1. Mix tiles from different boxes. With ceramic and porcelain tiles there will be variations within batches, (Australian Standards allow for this variation, it is not considered a fault of the product, it is a naturally occurring phenomenon of the manufacturing process). Batch variation occurs between different runs of the same product, including runs of different sizes of the same product. Batch variation includes both size and colour. Batches run out, even though the product may be ongoing, so ensure you order enough initially that you can complete your project with the same batch. Variations within a batch will be more minor and include both size and colour so by mixing your tiles from several different boxes you ensure that any shade variation is evenly spread across the job. Remember that with natural stone there is variation piece by piece, which is naturally occurring.
2. Know where to lay your first tile. This is a very important step. Ensure you have carefully measured the space you are tiling and mark a line through the centre of the room in a grid-like pattern, then work outwards. Dry lay tiles without gluing first to see how they fit. For example, if the floor tiles are a larger style they may be moved away from the grid lines to ensure your floor and wall tiles line up seamlessly. Tiles must not be butt jointed. Grout joint size should be determined by Australian Standards, manufacturer’s specifications and required visual aesthetic.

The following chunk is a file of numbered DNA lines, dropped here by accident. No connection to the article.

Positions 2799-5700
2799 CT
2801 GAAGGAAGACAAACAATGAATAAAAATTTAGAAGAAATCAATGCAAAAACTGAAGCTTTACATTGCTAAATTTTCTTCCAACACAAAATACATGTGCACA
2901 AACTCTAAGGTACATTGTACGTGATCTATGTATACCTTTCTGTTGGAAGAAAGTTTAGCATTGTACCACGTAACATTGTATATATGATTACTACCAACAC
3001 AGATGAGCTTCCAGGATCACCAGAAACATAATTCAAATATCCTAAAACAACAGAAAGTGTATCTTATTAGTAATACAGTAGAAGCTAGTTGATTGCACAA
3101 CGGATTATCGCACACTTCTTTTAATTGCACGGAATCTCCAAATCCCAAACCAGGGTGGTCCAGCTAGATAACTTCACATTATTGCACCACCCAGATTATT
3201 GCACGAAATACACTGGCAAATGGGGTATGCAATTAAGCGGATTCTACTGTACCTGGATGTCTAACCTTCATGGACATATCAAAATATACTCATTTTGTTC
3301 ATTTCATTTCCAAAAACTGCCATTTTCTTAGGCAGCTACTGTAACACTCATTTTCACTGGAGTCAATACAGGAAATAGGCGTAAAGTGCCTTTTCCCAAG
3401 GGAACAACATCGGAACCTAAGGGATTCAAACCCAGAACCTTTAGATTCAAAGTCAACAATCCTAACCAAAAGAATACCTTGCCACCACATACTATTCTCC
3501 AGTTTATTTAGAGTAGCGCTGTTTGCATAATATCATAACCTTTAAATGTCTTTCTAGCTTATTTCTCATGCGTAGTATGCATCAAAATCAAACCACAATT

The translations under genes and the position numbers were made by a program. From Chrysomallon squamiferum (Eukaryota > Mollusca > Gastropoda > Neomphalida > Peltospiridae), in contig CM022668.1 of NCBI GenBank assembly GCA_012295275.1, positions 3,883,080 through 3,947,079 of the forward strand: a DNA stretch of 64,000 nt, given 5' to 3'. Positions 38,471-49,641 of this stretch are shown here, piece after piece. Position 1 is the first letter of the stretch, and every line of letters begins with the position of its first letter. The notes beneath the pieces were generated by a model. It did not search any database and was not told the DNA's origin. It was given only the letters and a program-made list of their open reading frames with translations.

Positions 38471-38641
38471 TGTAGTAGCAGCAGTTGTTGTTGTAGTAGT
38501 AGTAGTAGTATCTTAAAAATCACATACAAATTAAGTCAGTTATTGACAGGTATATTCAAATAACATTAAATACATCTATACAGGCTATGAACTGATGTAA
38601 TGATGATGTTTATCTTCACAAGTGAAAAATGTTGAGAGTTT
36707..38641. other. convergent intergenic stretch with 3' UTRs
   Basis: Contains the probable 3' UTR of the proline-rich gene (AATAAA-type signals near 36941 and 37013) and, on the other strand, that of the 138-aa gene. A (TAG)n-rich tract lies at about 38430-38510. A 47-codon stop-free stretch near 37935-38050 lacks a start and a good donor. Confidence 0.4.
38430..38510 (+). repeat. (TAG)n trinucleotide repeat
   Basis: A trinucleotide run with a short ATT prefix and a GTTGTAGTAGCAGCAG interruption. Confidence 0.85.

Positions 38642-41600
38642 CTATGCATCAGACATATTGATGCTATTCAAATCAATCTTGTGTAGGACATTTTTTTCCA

3. Apply your glue correctly. Ensure the glue is appropriate for the tile and the substrate. Mix the adhesive and spread the glue using the correct notched trowel. The type of tile determines which trowel should be used (refer Australian Standards). When applying glue, use enough pressure to make even beads and apply enough glue to lay 2-3 tiles at a time, ensuring a minimum of 90% glue coverage on each tile. Use a flat edge trowel to butter the back of tiles more than 400mm in size (this would include, for example, 300x600mm tiles).